BTL: Were you creating these as the show went along and watching as they filmed, or did you create the music after the show was shot and edited?
Paraskevas: We came on board as they were editing. And it was quick because there were only six episodes. We started writing themes right before we received picture and then adjusted as we dove in, and that’s when we started shifting perspective, as Chris said. We found what was organic to the story in the editing process.
Beck: One of the things I love about these miniseries Marvel is working on is that I had a sense for the entire story. Back in the earlier days, like when I worked on Buffy the Vampire Slayer, I was flying by the seat of my pants. They’re cranking out an episode a week for a long time and I just had to improvise. Here, by contrast, I know where it’s going, so I was not surprised by a plot twist later, and I could create a holistic musical universe.
Paraskevas: It’s almost like a longer feature film, with a long story arc to guide the music.
BTL: What is your collaboration model?
Beck: This was our first true, real 50-50 partnership. We started off knowing that would be the case. We said, ‘here are the six or eight themes we will need.’ The ones that lit me up the most, I worked on those, and then Michael on the other half. And then at the start of each episode, we would go through the whole episode to make sure they worked together.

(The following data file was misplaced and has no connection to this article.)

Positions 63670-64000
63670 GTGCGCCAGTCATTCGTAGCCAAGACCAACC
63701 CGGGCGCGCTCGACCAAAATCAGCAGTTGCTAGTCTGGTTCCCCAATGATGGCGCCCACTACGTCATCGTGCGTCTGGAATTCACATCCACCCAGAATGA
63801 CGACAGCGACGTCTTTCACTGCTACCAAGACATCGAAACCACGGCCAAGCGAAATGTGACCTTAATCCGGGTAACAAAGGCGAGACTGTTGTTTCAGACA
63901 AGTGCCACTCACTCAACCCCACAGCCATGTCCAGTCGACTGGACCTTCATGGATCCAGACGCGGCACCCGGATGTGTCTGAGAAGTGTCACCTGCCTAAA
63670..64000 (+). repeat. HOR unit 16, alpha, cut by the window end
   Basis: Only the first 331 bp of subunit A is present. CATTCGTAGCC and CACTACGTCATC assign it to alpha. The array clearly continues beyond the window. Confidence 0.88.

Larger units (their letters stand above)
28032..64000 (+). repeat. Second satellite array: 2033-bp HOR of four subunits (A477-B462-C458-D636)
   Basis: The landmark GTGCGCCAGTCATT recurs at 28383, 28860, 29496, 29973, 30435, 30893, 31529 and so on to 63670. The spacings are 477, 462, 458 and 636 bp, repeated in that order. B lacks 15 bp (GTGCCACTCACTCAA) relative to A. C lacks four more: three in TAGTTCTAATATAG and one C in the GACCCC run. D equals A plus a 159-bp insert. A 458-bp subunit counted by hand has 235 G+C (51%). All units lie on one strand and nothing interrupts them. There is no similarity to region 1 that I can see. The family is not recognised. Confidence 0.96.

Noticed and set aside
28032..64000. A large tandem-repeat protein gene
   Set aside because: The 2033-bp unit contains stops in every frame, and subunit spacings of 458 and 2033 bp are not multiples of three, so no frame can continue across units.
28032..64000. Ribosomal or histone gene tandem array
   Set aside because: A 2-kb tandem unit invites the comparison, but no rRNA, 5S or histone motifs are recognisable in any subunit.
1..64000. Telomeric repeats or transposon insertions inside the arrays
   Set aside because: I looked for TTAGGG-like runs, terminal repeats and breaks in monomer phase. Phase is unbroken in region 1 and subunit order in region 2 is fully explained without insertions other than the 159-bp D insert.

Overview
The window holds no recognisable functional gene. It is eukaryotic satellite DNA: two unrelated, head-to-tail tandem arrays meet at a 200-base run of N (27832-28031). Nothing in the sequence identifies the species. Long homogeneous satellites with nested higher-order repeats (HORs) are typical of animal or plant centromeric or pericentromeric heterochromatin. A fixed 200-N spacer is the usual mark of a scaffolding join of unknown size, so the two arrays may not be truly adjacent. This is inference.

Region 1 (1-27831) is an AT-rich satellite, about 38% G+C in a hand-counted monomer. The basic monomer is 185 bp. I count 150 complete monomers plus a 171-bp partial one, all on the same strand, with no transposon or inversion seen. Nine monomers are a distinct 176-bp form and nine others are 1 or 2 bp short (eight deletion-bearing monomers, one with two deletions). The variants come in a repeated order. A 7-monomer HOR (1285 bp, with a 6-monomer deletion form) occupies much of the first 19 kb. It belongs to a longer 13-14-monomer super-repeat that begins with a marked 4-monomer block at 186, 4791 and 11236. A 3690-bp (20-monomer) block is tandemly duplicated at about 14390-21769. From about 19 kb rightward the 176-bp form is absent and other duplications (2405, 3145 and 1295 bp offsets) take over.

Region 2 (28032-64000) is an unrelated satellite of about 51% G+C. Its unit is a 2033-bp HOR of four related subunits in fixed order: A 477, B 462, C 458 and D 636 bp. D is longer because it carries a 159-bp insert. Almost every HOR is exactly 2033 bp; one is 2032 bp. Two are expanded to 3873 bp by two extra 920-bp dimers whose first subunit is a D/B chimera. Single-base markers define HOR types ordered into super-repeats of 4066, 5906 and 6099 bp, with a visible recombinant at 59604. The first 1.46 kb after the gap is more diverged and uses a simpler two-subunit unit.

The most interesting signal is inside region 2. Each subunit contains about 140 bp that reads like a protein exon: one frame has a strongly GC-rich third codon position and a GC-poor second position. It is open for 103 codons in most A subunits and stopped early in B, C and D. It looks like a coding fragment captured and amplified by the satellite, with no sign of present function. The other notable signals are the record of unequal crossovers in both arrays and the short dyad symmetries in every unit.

The main Hawkeye theme was mine and the main Kate one was Michael’s. If we had a Hawkeye-centric moment, I would take the lead, and if it was Kate-centric, he would. But there’s a lot of back and forth, especially of cues being passed between the two of us. One of the things that’s nice about how we are set up technically is that it’s very easy for me to write a cue that’s set up, say, to the three-quarters point, and then hand it off to Michael. And it’s a very easy way to do it vice-versa, and then I can take it from his cue. It’s a lot of divide and conquer, but also a fair amount of back-and-forth collaboration.
Paraskevas: It was a natural extension of our process, our many years of collaboration. I would put his themes into my computer, and work around with it, play around. It was very easy to pass all of that back and forth.